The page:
Meeting planning might be the new “sharing economy.” That term likely brings to mind crowdfunding and ride-sharing. But without a doubt it lends itself well to how associations, venues, suppliers and event destination marketing operations have been partnering to host in-person conferences once again.
“Other organizations are completely willing to share. ‘Hey, here’s what worked. Here’s what didn’t. Here’s what we ran into,’” says Elaine Richardson, senior director of conference operations and special projects at the National Black MBA Association.
Lesson 1: Collaborate and Then Collaborate Some More
NBMBAA relaunched its Annual Conference & Career Expo in early September at Chicago’s McCormick Place. Intense collaboration internally and with other associations helped make the conference possible, Richardson says. “Everyone has to be really generous with their information.”
That willingness to share and be extra flexible in most every way extends to DMOs, venues and suppliers too as the conference world navigates the COVID-19 recovery landscape.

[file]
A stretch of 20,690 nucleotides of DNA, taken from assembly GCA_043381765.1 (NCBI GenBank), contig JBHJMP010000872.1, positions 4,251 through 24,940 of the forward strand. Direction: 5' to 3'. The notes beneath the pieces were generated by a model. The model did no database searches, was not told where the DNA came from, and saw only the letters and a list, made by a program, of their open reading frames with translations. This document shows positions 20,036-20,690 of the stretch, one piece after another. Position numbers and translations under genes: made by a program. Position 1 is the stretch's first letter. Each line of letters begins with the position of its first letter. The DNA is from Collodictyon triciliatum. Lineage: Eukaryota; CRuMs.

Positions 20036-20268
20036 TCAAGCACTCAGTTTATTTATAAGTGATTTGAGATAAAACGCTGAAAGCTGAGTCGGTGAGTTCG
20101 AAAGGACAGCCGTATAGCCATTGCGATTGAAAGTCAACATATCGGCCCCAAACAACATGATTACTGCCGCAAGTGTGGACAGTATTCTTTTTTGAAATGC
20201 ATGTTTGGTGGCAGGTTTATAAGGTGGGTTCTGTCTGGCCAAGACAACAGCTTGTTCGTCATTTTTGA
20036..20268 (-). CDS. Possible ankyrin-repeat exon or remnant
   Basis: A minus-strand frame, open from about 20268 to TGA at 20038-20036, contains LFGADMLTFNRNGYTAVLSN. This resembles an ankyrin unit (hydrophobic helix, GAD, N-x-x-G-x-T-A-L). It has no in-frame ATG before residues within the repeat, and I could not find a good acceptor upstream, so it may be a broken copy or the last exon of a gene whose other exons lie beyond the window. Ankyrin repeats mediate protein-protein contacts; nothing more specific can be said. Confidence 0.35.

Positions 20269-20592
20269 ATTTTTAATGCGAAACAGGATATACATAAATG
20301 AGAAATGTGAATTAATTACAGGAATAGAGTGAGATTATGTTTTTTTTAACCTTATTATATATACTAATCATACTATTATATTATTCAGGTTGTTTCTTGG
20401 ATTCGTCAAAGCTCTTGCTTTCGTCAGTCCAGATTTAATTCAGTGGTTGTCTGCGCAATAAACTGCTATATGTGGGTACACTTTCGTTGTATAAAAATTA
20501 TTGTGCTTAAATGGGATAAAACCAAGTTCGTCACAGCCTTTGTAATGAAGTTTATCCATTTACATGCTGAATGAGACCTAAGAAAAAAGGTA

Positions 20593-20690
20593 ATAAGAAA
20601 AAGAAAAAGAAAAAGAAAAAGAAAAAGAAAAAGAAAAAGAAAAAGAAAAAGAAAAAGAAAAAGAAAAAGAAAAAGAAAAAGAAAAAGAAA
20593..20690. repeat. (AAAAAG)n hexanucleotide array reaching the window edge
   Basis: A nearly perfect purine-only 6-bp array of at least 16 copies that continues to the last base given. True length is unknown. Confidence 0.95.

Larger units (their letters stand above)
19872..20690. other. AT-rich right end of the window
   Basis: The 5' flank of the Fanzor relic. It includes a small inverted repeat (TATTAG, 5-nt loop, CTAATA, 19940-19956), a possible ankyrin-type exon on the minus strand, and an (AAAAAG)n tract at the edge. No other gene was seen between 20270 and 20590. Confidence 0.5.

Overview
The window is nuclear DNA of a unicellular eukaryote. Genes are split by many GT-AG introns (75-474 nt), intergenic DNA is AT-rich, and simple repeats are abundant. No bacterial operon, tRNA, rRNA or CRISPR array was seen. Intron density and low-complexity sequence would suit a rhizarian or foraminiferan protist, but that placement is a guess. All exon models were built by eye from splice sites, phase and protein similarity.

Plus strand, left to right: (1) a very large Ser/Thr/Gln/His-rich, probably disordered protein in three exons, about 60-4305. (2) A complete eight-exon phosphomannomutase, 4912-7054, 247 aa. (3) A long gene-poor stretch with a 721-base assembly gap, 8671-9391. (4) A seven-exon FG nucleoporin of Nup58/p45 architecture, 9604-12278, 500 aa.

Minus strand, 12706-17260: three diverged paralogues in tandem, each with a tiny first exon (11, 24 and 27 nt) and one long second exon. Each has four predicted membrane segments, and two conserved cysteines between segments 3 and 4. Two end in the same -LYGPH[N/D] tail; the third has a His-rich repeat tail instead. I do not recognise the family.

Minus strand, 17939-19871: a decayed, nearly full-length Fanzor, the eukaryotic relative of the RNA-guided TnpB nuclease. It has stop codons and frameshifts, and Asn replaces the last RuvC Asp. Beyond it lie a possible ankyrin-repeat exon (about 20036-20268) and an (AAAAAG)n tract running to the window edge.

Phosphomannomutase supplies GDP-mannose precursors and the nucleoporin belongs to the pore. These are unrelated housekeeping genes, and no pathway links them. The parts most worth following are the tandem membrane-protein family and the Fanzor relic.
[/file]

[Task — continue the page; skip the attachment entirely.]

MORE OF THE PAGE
Both Choose Chicago and McCormick Place “were committed to helping us execute a successful event,” says Elizabeth Ambacher, vice president of meetings and expositions for the National Apartment Association. “We partnered closely with Choose Chicago.”
Like NBMBAA’s conference, NAA’s Apartamentalize 2021 was among the first events held at McCormick Place since the pandemic shuttered the expansive venue.
Ambacher and Richardson say they met often with Choose Chicago staff and McCormick Place leaders—far more than was typical when planning events before the pandemic. The frequent communication helped the meeting planners keep attendees, suppliers and association staffs informed. Both noted that the regular exchanges became especially critical as the Delta variant surged in late spring.
Ambacher recalled that Choose Chicago even gave her a heads-up when the city’s mayor was about to hold a press conference about mask mandates.
Lesson 2: Communicate, Communicate and Communicate Some More
Although Chicago has been proactive in its health and safety measures throughout the pandemic, changes and unknowns continued to force adjustments right up to the NBMBAA and NAA events. That translated to sharing updates with attendees—often and swiftly.
“Overall, we needed to make people feel safe, that it would be safe to come,” Richardson says. To that end, whatever safety updates came out, members and attendees heard it first from NBMBAA.
But, even when providing important safety protocol information, “it’s important to be positive,” Ambacher adds. “We would always pair it with something positive about the conference, something attendees could look forward to.”